OWASP SKF labs - 50+ examples of vulnerabilities and guides on how to exploit them
Zerocopter’s CTO Riccardo ten Cate and his brother Glenn ten Cate have been working on and donated an entire knowledge framework solely dedicated to help developers make their code secure by design to OWASP.
Riccardo specializes in application security and has extensive knowledge in securing applications in multiple coding languages. Riccardo has many years of experience in training and guiding development teams becoming more mature and making their applications secure by design.
Glenn who is a coder, hacker, speaker, trainer and security researcher employed at ING Belgium Glenn has over 15 years experience in the field of security. And one of the founders of defensive development def[dev]eu a security training and conference series dedicated to helping you build and maintain secure software and also speaking at multiple other security conferences in the world. Glenns goal is to create an open-source software development life cycle with the tools and knowledge gathered over the years.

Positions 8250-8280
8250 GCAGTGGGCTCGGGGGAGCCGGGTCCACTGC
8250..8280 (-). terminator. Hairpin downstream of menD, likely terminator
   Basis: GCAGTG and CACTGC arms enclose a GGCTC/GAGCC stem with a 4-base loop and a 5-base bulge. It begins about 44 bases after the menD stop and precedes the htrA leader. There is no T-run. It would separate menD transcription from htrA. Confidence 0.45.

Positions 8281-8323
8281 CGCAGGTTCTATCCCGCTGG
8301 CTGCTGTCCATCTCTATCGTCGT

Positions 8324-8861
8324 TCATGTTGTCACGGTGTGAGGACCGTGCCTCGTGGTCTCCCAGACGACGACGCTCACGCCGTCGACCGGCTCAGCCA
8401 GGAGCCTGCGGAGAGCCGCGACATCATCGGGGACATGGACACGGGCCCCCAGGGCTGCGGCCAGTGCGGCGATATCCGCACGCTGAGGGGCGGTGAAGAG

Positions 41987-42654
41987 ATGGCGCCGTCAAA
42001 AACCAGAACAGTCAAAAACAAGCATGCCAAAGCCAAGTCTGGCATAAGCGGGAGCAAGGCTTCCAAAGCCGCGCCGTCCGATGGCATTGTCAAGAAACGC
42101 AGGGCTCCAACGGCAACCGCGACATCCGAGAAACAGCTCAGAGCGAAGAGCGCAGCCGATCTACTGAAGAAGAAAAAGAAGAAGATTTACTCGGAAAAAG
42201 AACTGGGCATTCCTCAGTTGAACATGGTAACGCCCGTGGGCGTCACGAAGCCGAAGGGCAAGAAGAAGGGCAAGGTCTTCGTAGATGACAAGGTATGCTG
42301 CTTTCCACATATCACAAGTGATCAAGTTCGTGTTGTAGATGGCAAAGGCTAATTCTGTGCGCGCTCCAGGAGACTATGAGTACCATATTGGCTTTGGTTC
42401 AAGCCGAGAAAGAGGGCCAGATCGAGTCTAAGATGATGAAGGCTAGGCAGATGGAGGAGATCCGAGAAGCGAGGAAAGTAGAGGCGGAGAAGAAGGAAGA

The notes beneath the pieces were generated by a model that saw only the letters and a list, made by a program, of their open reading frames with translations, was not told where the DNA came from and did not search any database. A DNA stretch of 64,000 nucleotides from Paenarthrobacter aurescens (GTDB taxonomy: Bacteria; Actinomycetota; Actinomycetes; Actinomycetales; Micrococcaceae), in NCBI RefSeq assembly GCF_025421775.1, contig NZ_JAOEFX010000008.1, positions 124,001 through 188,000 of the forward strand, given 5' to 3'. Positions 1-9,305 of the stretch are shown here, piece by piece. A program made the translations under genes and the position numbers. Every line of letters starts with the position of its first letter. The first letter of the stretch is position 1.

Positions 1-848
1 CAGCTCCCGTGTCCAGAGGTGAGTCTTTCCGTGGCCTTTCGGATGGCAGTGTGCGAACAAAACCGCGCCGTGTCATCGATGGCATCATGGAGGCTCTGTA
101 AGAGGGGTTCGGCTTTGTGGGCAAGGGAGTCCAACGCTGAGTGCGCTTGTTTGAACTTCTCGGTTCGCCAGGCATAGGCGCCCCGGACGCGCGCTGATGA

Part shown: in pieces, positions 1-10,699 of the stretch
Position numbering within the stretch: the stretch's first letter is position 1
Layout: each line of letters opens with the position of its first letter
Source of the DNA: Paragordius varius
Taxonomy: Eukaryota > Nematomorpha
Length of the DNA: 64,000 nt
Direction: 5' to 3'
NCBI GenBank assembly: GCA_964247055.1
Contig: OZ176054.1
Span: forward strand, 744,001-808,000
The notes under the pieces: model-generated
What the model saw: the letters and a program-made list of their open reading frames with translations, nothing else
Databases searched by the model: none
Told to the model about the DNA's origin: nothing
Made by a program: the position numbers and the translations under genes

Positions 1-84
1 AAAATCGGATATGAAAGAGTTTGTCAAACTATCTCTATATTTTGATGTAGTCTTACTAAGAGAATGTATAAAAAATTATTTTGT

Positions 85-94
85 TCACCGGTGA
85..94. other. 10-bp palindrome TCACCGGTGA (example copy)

Over the last couple of weeks they have seen a noticeable increase in downloads for the OWASP Security Knowledge Framework, it seems like people are looking for new resources to educate themselves and their teams. In this blog Riccardo and Glenn will tell you more about the OWASP Security Knowledge Framework.
How to effectively exploit vulnerabilities
Good examples on how to effectively exploit vulnerabilities can be found everywhere on the internet. There are good resources out there that will teach you a great deal of what you want to learn. However, we also see that they are all not always well documented.
In the OWASP SKF Lab repository you can find over 50+ examples of vulnerabilities and guides that will show you step by step how to exploit them. Running the labs is really easy since all the labs have been containerized, all you have to do is run the following commands and you are good to go!